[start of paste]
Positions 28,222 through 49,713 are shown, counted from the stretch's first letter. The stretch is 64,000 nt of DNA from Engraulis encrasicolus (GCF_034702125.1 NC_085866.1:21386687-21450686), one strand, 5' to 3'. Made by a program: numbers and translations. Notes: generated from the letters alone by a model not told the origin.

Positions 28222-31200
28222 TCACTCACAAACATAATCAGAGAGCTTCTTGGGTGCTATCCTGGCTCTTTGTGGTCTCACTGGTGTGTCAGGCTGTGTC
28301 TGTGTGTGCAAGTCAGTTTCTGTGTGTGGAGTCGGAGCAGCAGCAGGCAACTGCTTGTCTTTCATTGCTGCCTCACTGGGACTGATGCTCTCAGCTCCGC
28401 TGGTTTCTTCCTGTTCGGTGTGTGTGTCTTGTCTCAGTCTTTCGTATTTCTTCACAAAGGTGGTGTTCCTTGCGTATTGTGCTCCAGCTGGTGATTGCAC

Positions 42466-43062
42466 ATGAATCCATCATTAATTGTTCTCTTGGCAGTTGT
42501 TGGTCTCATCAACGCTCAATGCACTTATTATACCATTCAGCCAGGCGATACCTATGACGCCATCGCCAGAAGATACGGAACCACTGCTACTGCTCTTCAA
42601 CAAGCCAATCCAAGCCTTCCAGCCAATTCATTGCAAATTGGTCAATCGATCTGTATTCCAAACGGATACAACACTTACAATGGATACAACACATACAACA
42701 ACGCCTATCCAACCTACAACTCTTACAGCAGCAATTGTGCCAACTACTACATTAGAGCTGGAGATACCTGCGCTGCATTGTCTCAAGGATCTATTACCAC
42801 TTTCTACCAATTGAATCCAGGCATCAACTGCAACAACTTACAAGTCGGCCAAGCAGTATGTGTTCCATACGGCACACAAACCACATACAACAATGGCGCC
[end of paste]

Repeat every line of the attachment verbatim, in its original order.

Positions 28,222 through 49,713 are shown, counted from the stretch's first letter. The stretch is 64,000 nt of DNA from Engraulis encrasicolus (GCF_034702125.1 NC_085866.1:21386687-21450686), one strand, 5' to 3'. Made by a program: numbers and translations. Notes: generated from the letters alone by a model not told the origin.

Positions 28222-31200
28222 TCACTCACAAACATAATCAGAGAGCTTCTTGGGTGCTATCCTGGCTCTTTGTGGTCTCACTGGTGTGTCAGGCTGTGTC
28301 TGTGTGTGCAAGTCAGTTTCTGTGTGTGGAGTCGGAGCAGCAGCAGGCAACTGCTTGTCTTTCATTGCTGCCTCACTGGGACTGATGCTCTCAGCTCCGC
28401 TGGTTTCTTCCTGTTCGGTGTGTGTGTCTTGTCTCAGTCTTTCGTATTTCTTCACAAAGGTGGTGTTCCTTGCGTATTGTGCTCCAGCTGGTGATTGCAC

Positions 42466-43062
42466 ATGAATCCATCATTAATTGTTCTCTTGGCAGTTGT
42501 TGGTCTCATCAACGCTCAATGCACTTATTATACCATTCAGCCAGGCGATACCTATGACGCCATCGCCAGAAGATACGGAACCACTGCTACTGCTCTTCAA
42601 CAAGCCAATCCAAGCCTTCCAGCCAATTCATTGCAAATTGGTCAATCGATCTGTATTCCAAACGGATACAACACTTACAATGGATACAACACATACAACA
42701 ACGCCTATCCAACCTACAACTCTTACAGCAGCAATTGTGCCAACTACTACATTAGAGCTGGAGATACCTGCGCTGCATTGTCTCAAGGATCTATTACCAC
42801 TTTCTACCAATTGAATCCAGGCATCAACTGCAACAACTTACAAGTCGGCCAAGCAGTATGTGTTCCATACGGCACACAAACCACATACAACAATGGCGCC